After the mass displacement last year of thousands from the notorious makeshift 'jungle' camp near the French Channel port of Calais, where for years migrants gathered while hoping for a clandestine passage to the UK, smaller numbers have begun returning to the zone where people-smuggling gangs are again closing in.
A migrant camp close to the Channel port of Dunkirk, in north-east France, which housed about 1,500 people in wooden sheltered accommodation, was razed to the ground in a huge blaze on Monday that was started during fighting between groups of Iraqi Kurds and Afghans. The events have further fuelled anti-immigrant rhetoric from candidates campaigning in the French presidential elections, and placed in question the outgoing socialist government’s already reluctant support for the site. But, as Carine Fouteau reports, the local mayor behind the creation of the camp, which opened only last year, has pledged to rebuild it.
In an operation beginning with French-language courses, the 80 former inhabitants of the now-demolished squalid Channel port migrant camp were required to have already been students in their home countries and to demonstrate interest in the university courses on offer.
As winter bites in the French capital, three humanitarian associations allege the police have been harassing migrants on the streets of Paris and in some cases tear-gassing them as they queue at the refugee centre. And following the destruction of the so-called Jungle migrant camp in Calais, a local association says remaining migrants there are also suffering harassment. Carine Fouteau interviewed Corinne Torre of Médecins Sans Frontières to find out more.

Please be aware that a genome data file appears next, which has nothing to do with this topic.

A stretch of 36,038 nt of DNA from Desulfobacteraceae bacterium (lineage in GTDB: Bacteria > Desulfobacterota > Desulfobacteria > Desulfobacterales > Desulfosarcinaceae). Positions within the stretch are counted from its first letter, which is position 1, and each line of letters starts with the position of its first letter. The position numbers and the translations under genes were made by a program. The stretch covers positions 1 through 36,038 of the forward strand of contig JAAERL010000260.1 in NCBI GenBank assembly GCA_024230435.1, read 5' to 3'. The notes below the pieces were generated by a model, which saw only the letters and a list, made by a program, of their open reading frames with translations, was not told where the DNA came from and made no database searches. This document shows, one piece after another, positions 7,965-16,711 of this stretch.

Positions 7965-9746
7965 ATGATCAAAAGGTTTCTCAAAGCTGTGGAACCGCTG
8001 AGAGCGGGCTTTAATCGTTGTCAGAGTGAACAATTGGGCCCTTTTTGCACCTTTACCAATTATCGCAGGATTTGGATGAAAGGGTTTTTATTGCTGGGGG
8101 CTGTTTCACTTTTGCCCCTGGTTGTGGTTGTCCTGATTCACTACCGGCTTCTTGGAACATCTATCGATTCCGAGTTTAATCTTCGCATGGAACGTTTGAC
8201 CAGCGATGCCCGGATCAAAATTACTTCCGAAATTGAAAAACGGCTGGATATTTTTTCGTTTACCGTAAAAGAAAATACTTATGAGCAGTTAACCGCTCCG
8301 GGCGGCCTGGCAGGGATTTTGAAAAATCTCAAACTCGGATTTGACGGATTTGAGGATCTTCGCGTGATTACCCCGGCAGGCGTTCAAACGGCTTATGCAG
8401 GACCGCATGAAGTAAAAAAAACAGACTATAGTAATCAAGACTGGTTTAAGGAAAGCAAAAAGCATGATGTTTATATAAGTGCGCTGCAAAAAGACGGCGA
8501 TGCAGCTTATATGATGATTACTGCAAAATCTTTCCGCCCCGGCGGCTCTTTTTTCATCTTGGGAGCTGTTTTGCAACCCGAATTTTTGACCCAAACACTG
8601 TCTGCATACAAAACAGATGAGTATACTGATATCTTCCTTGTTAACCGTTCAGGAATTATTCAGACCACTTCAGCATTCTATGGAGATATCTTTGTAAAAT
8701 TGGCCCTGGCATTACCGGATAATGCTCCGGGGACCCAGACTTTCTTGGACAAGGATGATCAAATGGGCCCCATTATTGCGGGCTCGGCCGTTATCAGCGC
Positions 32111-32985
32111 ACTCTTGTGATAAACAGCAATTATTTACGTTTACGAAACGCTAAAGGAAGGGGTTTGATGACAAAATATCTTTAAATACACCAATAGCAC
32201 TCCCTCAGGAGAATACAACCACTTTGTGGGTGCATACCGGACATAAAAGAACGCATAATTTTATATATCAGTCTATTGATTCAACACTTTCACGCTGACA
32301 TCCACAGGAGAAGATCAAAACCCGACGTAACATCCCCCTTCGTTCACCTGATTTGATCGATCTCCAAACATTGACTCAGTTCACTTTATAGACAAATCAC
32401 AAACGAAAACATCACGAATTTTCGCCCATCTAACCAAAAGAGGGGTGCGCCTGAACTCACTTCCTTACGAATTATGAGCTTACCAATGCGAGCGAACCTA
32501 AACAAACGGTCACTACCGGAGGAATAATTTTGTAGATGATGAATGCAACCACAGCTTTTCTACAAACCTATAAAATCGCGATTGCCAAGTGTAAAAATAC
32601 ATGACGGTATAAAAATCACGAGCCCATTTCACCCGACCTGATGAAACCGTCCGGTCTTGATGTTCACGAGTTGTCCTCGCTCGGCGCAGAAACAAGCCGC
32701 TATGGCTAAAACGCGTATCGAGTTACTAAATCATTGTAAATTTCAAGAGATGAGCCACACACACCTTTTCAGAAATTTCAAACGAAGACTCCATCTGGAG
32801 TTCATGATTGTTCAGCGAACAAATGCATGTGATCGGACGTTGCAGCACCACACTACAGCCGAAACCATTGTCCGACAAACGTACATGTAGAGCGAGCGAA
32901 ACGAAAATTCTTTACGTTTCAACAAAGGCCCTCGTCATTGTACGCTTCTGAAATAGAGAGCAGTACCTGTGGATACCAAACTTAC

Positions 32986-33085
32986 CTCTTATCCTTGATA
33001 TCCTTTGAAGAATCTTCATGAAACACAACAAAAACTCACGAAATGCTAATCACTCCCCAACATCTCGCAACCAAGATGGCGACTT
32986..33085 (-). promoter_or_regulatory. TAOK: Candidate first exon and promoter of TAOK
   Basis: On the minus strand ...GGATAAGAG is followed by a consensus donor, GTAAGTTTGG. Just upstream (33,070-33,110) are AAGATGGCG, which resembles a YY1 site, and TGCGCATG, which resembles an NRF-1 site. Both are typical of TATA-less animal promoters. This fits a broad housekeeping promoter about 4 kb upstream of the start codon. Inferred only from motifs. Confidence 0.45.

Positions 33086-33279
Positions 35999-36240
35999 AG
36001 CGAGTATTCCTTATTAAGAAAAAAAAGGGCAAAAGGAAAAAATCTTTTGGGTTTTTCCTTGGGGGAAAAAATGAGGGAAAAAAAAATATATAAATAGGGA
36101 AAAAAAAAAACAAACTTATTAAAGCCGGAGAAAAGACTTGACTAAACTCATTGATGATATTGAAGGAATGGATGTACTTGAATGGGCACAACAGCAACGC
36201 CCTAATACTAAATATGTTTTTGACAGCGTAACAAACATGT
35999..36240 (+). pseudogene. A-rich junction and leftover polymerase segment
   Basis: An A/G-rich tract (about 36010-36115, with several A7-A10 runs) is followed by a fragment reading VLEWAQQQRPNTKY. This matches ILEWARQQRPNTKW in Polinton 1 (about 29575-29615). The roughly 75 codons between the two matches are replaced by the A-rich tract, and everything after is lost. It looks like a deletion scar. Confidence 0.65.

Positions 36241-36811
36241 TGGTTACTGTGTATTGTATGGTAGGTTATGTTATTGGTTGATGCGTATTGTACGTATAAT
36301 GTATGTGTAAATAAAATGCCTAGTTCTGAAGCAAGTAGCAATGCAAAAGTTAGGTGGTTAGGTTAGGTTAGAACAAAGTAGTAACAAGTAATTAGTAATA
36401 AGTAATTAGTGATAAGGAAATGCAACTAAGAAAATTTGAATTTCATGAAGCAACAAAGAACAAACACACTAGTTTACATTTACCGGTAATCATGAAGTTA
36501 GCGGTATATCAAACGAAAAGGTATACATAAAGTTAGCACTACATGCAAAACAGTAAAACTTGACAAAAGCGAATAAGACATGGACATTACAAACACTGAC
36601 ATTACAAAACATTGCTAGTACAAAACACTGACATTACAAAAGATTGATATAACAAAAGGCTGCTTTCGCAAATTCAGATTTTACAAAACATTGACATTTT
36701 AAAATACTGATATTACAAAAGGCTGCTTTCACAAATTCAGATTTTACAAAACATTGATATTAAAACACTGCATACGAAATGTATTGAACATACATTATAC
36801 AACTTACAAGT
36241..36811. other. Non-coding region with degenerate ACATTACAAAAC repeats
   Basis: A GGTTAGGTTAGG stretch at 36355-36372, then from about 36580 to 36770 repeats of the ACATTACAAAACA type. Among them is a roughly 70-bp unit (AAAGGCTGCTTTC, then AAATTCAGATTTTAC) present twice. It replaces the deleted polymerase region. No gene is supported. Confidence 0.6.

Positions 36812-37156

Unaccompanied minors dispersed from the 'Jungle' refugee camp last month to France’s official reception centres have alleged that have been forced into unpaid work on farms to pick apples sold to French supermarkets, and some said they had not been given clean clothes since they arrived at the centres.
With the expected dismantlement of the 'jungle' migrant camp in Calais to begin as of Monday morning, the French authorities step up attempts with UK counterparts to save children who have right of entry into Britain from being herded with adults into centres around France amid 'chaos' of evacuation.
The evacuation and subsequent demolition of the makeshift camp estimated to shelter up to 10,000 migrants attempting to reach Britain in clandestine crossings of the English Channel will begin on October 24th, the French authorities have announced, when thousands of migrants will be bussed to refugee centres around France.
A TV crew filming migrants apparently awaiting an opportunity to stow away in trucks at a service station near the Channel port were set upon last Thursday evening in what they believe was probably an attack motivated by a people smuggler who was on the images.
Hundreds of unaccompanied minors trapped in the "Jungle" migrant shantytown in Calais, which is due to be demolished, are to be allowed entry into Britain to join relatives as French and British officials speed up the transfer process.
A number of volunteers from Britain who were heading to the migrant camp in Calais to distribute aid packages of food, clothes and tents were turned back by French customs officers ahead of the imminent demolition of the so-called 'Jungle'.